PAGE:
Kuwait is part of the GCC (Gulf Cooperation Council) which includes the countries of Bahrain, Kuwait, Oman, Qatar,Saudi Arabia and the UAE. Each country is a unique and fascinating area of the middle east to visit. One of the most popular destinations for expats living and teaching in Kuwait is Dubai. It is in the UAE (United Arab Emirates) and is a short one-hour flight away. Abu Dhabi is the capital of the UAE and a destination many educators are aware of for the development of their Knowledge City. Kuwait and the GCC area, in general, is a booming area for education with lots of opportunities for qualified teachers and school leaders to work and grow in their careers. The lifestyle in the GCC, is very comfortable as well with all the amenities you would need, and then some. Teachers working in international schools in Kuwait are well paid and there are no taxes on income or anything purchased, and while the benefits vary, in general, you are provided furnished housing, paid utilities, yearly airline tickets, international health care and an end of service indemnity. The school I work at also pays for staff to attend a conference, once a year, anywhere in the world.
For more information about her school: Universal American School
On a personal note, living in Kuwait for the past three years has opened my eyes to another part of the world that many people in the West are not that familiar with. Having worked as an Elementary School Principal in Canada, I wanted to work in an International School to experience the difference between working in a public national system. The learning curve has been steep. Aside from the differences in school systems and practices, working in another culture with a largely ESL population of students requires new learning and ways of adapting. It has informed my understanding of how critical an understanding of the culture is and how that understanding informs your approach to working with students, parents and the community. Adapting to living in another culture requires change but also provides a vast array of rich opportunities. I have met some of the most amazing people in the schools I have worked in and also at the conferences I have attended in the area.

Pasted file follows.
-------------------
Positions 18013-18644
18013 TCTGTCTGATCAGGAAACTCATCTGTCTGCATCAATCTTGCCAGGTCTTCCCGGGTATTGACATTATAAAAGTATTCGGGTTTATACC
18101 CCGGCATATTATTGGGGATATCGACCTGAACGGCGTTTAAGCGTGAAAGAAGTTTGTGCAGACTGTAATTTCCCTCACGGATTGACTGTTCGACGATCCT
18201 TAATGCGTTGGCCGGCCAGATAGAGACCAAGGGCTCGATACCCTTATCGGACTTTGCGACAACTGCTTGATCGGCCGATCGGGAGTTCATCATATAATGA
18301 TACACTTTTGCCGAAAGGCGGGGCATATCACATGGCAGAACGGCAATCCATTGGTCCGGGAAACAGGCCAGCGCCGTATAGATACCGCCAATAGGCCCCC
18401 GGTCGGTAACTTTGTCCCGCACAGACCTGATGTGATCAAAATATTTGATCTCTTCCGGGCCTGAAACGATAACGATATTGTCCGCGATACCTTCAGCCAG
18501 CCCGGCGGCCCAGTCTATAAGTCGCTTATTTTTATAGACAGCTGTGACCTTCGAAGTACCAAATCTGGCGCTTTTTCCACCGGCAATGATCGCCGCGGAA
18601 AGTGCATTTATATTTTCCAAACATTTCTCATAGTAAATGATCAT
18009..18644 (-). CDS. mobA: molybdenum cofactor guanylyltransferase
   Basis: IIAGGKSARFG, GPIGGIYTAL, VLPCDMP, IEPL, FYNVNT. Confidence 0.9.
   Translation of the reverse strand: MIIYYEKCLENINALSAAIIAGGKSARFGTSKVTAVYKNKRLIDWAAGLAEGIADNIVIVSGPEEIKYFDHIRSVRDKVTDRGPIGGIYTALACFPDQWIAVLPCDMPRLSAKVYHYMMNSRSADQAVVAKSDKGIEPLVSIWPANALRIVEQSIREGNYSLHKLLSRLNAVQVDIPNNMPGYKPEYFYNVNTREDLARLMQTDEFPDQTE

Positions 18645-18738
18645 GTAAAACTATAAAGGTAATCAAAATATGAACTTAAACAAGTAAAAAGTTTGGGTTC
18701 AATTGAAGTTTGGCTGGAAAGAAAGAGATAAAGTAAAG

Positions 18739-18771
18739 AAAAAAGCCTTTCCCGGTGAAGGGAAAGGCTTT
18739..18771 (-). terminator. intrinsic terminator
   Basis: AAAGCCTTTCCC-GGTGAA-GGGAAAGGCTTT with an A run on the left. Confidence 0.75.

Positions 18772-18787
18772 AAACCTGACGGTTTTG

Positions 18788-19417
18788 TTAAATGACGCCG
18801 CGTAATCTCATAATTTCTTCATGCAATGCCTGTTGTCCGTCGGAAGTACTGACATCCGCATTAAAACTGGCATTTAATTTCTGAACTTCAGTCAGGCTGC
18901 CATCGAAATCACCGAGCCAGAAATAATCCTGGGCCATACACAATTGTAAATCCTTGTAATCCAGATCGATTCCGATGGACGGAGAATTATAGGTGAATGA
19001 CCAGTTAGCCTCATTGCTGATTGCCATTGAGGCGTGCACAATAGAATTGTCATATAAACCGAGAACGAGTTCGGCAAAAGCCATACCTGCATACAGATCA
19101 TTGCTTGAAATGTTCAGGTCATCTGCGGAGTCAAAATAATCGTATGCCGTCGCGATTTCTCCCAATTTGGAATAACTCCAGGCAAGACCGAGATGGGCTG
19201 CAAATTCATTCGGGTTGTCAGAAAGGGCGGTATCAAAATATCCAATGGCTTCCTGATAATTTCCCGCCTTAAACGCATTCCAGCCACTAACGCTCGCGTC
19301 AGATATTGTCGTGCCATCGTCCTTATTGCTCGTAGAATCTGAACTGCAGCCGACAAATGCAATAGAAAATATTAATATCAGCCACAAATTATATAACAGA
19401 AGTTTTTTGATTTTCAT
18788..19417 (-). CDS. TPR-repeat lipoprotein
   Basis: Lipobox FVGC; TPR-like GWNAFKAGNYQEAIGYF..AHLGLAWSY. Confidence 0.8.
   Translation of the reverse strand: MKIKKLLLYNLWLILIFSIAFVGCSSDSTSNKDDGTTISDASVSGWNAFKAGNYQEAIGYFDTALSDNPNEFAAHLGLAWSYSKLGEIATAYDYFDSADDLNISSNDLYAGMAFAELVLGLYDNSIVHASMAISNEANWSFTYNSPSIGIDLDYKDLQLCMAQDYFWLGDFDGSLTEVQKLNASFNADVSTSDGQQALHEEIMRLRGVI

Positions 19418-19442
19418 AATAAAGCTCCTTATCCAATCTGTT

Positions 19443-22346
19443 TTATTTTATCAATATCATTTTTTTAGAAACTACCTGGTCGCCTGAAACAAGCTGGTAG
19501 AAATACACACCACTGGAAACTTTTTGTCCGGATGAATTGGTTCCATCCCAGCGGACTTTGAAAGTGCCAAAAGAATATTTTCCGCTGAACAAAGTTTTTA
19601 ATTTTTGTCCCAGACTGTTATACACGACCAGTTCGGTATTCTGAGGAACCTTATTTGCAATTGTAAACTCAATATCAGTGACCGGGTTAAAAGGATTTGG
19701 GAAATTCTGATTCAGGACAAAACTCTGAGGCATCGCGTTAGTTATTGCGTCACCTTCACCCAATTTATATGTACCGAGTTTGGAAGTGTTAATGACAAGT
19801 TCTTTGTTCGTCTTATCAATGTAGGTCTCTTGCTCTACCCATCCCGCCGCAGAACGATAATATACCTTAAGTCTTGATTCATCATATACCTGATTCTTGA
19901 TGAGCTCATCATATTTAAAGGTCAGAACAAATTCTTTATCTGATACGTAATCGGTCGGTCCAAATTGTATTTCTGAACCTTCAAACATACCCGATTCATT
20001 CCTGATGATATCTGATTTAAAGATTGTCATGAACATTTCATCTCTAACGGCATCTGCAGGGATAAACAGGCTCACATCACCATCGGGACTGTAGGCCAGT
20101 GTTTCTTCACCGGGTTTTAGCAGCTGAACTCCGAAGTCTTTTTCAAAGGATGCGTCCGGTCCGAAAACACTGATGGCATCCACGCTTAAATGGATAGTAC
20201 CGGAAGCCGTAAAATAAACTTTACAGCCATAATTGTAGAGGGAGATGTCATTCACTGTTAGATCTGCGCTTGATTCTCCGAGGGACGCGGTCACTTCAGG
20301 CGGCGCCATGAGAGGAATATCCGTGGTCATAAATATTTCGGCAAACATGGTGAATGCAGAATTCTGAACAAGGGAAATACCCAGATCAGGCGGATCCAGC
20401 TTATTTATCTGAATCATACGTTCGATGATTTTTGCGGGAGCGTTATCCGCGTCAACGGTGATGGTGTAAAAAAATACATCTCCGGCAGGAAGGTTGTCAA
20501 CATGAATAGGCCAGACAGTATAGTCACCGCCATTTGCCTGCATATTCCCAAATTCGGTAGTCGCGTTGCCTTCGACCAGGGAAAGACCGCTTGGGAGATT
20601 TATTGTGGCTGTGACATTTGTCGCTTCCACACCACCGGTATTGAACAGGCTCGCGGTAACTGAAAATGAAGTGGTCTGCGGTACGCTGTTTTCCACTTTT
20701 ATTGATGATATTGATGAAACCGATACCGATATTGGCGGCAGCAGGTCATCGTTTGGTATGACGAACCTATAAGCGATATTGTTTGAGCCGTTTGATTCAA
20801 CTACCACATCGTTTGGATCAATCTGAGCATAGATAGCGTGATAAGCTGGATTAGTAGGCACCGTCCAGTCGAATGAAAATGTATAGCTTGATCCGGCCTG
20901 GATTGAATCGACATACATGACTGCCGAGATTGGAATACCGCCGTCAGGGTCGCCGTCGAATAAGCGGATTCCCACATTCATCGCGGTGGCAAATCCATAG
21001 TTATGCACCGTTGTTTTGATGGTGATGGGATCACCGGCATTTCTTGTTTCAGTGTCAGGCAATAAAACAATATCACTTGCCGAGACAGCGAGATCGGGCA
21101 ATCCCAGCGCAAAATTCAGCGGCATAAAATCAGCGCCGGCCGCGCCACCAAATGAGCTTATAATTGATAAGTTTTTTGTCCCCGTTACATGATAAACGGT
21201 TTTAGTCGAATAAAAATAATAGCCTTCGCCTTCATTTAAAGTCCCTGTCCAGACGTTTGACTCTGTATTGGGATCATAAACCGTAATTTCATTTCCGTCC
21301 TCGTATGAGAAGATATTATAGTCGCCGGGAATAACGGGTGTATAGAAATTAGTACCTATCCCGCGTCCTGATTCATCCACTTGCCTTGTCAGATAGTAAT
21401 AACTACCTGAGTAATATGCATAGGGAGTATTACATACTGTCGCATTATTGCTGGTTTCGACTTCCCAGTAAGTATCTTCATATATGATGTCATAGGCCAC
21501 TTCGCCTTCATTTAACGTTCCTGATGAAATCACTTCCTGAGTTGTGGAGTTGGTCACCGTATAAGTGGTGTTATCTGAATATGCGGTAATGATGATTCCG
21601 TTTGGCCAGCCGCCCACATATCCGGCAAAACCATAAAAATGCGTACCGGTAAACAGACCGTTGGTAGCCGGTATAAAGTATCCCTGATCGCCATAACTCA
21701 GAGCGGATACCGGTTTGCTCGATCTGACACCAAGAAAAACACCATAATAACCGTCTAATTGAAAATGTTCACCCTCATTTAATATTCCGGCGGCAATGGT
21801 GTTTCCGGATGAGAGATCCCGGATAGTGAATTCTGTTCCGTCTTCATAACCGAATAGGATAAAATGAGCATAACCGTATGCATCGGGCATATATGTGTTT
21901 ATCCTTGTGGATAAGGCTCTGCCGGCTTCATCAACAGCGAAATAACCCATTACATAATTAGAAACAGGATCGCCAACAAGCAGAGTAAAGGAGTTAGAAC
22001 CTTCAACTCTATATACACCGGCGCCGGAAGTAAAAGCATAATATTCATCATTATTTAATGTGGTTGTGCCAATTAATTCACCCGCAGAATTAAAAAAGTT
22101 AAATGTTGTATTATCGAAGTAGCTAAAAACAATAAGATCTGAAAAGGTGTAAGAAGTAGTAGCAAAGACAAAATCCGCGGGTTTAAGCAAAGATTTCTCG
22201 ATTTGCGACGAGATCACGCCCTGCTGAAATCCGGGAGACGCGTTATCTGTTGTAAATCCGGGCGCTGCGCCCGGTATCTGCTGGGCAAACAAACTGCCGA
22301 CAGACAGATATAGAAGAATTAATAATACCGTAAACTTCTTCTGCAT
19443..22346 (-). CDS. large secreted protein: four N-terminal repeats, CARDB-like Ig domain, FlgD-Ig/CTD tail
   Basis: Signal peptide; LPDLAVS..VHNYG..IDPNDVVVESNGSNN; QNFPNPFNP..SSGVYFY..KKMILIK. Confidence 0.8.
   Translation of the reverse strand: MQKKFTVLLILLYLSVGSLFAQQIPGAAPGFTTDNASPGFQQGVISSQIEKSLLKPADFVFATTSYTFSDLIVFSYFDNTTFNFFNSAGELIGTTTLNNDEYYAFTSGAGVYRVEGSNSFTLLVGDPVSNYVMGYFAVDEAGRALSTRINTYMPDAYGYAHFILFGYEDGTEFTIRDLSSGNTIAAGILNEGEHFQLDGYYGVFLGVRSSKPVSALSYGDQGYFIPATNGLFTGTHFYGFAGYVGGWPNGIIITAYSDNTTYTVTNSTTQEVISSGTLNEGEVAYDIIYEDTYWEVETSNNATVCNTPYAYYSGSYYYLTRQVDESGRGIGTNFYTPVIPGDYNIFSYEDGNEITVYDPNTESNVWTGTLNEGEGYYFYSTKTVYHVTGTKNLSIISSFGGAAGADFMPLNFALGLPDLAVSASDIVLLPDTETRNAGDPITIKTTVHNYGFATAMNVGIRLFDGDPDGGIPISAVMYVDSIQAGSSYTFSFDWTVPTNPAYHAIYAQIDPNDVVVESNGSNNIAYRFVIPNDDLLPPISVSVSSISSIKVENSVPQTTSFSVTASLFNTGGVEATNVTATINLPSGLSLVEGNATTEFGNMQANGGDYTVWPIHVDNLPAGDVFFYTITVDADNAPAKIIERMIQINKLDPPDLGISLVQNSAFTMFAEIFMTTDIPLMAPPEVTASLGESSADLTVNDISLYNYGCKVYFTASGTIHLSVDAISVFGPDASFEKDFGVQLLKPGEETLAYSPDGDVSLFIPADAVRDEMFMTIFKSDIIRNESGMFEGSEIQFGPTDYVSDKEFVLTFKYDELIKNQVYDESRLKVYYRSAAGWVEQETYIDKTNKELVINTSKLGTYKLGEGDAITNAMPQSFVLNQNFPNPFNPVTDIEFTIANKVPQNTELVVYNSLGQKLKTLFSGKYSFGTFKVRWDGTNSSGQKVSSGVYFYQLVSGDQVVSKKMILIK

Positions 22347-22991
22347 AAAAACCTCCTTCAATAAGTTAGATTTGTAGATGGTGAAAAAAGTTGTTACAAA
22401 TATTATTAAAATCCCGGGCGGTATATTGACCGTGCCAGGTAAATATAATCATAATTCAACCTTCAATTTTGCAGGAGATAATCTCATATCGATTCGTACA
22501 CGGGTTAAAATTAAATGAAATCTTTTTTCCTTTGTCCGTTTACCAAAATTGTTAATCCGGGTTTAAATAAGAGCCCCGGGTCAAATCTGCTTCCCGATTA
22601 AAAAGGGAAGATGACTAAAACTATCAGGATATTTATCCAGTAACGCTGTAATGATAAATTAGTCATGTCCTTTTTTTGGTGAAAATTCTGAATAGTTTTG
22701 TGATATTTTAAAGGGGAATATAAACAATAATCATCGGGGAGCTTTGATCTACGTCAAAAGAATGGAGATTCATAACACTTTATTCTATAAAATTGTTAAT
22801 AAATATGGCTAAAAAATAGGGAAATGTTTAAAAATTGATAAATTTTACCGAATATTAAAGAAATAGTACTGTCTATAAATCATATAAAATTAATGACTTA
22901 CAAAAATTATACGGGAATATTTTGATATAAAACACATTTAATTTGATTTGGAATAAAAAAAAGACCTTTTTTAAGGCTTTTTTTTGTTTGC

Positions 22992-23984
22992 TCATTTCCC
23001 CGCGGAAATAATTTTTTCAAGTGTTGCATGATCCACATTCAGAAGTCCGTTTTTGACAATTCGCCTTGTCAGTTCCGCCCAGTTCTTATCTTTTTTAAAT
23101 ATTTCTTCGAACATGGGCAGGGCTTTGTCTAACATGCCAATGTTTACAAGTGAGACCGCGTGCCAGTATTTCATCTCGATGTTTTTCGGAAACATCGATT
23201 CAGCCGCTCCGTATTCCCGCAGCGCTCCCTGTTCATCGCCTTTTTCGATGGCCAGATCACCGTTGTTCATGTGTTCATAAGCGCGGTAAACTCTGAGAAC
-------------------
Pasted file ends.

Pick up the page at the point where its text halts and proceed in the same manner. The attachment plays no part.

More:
And now…back to Kuwait